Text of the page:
Fall is here, and with it comes the opening and closing of professional and college sports seasons. The changing of the seasons also brings an opportunity to consider safety as it relates to betting on these and other sports.
The Supreme Court’s decision in May to overturn an existing ban on sports betting will allow the more than 118 million Americans who gamble on sports to wager–legally. The broad popularity of daily fantasy sports and the availability of mobile technology for gaming or wagering translate into a constant ability to bet on sports. In a 2017 U.S. consumer survey, 45% of respondents explained their wagering behavior as a way to make sports more interesting. Other reasons given included a desire to compete with other sports fans, or to feel the excitement betting brings, and its sense of risk. Among college students and athletes, sports betting as a form of gambling is second in popularity only to poker.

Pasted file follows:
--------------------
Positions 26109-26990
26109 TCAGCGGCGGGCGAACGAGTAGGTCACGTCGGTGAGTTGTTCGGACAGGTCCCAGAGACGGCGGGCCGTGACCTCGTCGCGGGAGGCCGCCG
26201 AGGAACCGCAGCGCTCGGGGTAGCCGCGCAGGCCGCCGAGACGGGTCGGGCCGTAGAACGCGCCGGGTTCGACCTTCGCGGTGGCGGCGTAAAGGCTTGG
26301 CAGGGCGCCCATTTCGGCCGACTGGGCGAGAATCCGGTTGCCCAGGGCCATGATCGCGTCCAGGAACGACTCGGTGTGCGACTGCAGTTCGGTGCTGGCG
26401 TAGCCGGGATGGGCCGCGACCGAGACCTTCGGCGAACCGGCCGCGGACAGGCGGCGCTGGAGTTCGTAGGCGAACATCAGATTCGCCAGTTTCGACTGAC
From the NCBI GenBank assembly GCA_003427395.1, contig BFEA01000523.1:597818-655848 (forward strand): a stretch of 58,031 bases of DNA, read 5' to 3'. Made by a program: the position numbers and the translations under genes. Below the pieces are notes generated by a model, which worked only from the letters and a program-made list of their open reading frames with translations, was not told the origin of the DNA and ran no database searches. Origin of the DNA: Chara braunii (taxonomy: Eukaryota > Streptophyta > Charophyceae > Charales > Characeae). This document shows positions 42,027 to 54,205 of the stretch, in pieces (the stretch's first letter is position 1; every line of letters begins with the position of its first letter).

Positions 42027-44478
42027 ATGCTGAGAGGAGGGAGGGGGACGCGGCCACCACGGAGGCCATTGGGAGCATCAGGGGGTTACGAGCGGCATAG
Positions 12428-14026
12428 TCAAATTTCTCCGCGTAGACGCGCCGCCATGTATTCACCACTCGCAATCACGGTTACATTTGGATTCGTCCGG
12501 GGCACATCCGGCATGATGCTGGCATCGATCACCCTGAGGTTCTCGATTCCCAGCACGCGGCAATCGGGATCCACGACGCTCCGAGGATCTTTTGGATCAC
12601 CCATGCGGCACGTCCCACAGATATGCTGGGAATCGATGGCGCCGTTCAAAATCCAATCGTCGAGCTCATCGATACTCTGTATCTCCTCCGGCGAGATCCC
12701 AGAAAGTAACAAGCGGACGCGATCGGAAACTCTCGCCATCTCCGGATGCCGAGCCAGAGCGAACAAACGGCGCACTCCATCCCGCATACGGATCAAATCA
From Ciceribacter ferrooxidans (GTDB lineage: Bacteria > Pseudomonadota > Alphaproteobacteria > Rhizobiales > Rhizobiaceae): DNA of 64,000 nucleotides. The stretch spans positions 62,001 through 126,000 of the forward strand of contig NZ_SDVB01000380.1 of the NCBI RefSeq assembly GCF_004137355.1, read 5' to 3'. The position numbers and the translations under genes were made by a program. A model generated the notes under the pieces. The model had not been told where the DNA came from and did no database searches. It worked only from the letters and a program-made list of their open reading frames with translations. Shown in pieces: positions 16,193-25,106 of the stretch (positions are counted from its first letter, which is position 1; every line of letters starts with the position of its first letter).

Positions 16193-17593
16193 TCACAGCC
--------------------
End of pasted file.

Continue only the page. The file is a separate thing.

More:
About 2 or 3% of Americans meet the criteria for a gambling disorder, characterized by a loss of control over gambling behavior despite negative consequences such as significant financial loss, relationship ruptures, legal problems, and erosion of mental and physical health.